The Brazilian government is cutting its economic growth forecast for this year from 4.5 per cent to three per cent due to the impact of the global slowdown.
The figure is still higher than the 2.5 per cent predicted by the Central Bank or analysts' expectations of 2.05 percent.
"On the international stage, the most recent decisions made by European leaders dispelled the risk of a banking crisis in the short-term, but the absence of growth and the reduction in trade still prevail in the advanced economies," the planning ministry said in a report on Friday.
"Brazil is prepared and in a better position compared with the major countries ... But even our country was affected by this deterioration of the international situation."
In the first quarter of the year, the GDP of Latin America's dominant power grew only 0.2 per cent compared with the previous quarter and only 0.8 per cent when compared with the same period of 2011.
Over the past few months, the government has taken a series of steps to stimulate the economy and boost growth, including lowering taxes and bringing the base interest rate to a historic low of eight per cent to spur domestic consumption.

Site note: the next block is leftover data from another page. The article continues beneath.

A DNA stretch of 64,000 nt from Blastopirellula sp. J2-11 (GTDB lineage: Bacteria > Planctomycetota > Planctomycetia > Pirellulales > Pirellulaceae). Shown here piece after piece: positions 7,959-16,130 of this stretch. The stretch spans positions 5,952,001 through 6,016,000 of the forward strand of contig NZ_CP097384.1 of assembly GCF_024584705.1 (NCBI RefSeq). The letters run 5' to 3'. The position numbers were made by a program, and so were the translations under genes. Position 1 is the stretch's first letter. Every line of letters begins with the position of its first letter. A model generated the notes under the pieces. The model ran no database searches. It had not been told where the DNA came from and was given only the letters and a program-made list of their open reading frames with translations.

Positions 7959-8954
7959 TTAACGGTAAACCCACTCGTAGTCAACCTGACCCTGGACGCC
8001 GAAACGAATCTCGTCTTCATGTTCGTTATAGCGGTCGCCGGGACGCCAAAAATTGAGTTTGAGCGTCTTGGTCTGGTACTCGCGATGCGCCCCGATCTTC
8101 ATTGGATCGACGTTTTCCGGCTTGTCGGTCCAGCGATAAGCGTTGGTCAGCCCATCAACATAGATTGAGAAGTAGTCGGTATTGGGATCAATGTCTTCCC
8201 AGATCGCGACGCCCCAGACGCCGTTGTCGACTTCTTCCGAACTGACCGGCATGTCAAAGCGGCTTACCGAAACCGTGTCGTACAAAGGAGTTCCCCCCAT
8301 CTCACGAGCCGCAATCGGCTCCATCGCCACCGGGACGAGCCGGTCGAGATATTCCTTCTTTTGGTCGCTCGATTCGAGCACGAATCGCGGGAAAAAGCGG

"The recovery of growth occurs gradually, given that some various stimulus measures adopted by the authorities have yet to fully affect economic activity," the report said.
However, the government predicted that growth will accelerate in the second half of 2012, boosted by its stimulus packages.
The International Monetary Fund (IMF) earlier called on Brazil to increase productivity and rebalance domestic demand "from consumption to foster saving and provide space for investment".
Last year, the South American giant's economy, now the sixth largest in the world, grew only 2.7 per cent after a strong 7.5 per cent in 2010.
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